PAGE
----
Fuchs+Dachs studio made this game in cooperation with Twin Petes studio. Together we formed a Ministry Of Broadcast studios.
Fuchs+Dachs was working on the creative and art direction, illustration, ui/ux, game design, story,
script and animations. 

Early concepts for Ministry Of Broadcast were Arena based shooter called "Miller's Wall". We were also testing layouts with visible sides of the platforms. Along the way, as we were brainstorming, the game changed its shape and became the cinematic platformer. We have realised that we have a lot of story to tell and instead of using guns all the time, our protagonist lost its gun and shoes.

Our main goal shifted into narrative direction and we were trying to change all the aspects of the game to fit its story. Each game design decision was influenced by the story concept. Even the character movements and the gameplay. 

We have intentionally decided to have only 6 primary colours in the world of Ministry of Broadcast, using only their darker or lighter shades to make variations to the assets created. 

This had brought a lot of complications during our progress and creations of the new assets, but it also made levels of the game highly readable and clean.
Even though we have endured a lot of pain with this limitation, we are really proud to have achieved a super-tight and clear creative direction of the whole game. 

We spent a lot of time searching for the perfect colour palette to match our story and the whole Ministry of Broadcast Regime propaganda. Finally, we remembered beautiful vintage posters that used to promote holiday activities in Alps during the 1960's

This was a perfect match for us to combine with the rest of the Art inspiration which we specifically drew from Russian & Czech Avantgarde architectural masterpieces with a pinch of Bauhaus and Brutalism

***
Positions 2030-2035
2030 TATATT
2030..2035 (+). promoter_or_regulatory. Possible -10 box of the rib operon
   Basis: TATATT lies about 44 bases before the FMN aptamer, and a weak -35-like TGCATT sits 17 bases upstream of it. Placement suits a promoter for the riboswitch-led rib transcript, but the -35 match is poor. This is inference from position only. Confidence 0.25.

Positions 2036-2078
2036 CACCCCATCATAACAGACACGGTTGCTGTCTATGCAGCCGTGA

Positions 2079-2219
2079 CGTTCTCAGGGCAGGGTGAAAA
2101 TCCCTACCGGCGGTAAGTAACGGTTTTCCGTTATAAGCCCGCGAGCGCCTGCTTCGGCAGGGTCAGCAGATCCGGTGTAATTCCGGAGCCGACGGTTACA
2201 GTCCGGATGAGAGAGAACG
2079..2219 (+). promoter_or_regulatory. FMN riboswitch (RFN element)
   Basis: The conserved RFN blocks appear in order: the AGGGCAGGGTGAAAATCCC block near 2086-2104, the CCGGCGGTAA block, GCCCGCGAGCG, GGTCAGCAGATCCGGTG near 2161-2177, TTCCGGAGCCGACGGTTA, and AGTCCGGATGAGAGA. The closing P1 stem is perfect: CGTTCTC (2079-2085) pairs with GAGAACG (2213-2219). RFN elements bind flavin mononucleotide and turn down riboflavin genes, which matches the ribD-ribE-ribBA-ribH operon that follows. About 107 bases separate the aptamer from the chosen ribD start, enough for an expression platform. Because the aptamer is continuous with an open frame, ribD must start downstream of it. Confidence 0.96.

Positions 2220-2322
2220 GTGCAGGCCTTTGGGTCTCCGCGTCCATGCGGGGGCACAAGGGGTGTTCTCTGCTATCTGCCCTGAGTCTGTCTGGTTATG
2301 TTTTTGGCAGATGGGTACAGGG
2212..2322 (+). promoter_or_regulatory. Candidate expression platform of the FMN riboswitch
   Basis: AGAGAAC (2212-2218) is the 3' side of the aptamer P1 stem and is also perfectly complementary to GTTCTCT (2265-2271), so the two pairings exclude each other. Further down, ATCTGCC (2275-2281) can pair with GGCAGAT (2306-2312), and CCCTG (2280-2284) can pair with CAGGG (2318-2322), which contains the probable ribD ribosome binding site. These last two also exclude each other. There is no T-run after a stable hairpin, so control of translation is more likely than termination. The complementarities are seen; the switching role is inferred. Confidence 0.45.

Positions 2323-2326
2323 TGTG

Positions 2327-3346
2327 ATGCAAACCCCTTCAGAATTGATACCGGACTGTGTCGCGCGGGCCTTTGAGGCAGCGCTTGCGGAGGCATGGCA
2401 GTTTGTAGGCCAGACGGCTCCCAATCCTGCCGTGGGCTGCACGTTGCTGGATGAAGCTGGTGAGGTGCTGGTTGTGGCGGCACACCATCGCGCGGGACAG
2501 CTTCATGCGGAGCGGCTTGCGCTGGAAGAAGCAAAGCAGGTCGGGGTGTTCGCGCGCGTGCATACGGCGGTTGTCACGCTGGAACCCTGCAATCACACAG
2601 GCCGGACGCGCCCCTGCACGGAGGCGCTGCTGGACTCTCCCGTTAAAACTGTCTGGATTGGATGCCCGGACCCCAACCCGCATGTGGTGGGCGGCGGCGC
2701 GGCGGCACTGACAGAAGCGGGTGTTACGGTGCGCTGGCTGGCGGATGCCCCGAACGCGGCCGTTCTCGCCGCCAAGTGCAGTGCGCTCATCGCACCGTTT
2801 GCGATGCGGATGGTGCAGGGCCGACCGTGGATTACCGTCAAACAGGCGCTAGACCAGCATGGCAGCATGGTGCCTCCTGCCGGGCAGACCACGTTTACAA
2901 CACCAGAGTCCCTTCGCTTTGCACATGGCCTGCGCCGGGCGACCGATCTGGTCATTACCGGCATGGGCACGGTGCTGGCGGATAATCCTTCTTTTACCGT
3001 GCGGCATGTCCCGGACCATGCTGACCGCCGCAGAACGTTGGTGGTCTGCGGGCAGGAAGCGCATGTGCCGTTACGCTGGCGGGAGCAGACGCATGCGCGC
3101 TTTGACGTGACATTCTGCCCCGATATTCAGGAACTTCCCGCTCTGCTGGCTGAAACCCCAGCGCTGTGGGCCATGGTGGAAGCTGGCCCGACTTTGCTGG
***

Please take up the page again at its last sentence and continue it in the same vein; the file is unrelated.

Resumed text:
Our goal was to create unique totalitarian regime without classic red nazi flags and symbols. We wanted to create a regime which invested some time into research, marketing and pr. They wanted to seem approachable - communist regime with capitalistic ideas. 


Because the initial game idea was arena based shooter, we wanted to have a character with strong personality and a weapon. Some sort of hero archetype, but with a small twist. 

The more we were thinking, the idea about cinematic platformer became dominant and a design idea to have a weak character stripped down of his own personality was something we were after. We wanted to have each contestant dressed in the same suit, something in between prisoners and athletes. That means that his head design was the only thing standing out from the other contestants. Achieving that was a challenge since the head of the character contains only 28 pixels.

The main part of the character design was his split personality. We wanted to have part of his personality to be vocal. Everything he is trying not to show to the regime cameras, all his doubts, wishes, fears... In that moment the Crow was born and the main character was complete. 



Other characters are contestants in the roles of civilians and cops. Our goal was to create archetypes of the protestors and cops to be used during arenas while the civilians are in their role. Outside the arenas all the contestants wore the same jumpsuit, but we still wanted to have all those character recognisable, even in the civilian form.  

Fun fact: Only time we used a color outside of our predefined color palette is the pink mask of the "pussy riot" civilian (bottom right one) and vanilla sky at the end of the dream sequence.


Since we had a simple character, we knew that the animation should be a key element to breathe in the personality into the very strict pixel art stylisation. Animation was the harders adventure for us since we never worked as animators and this project was our hot potato. It is possible to track progress of learning, first animations are simple with less frames, while the end animations are much more complex.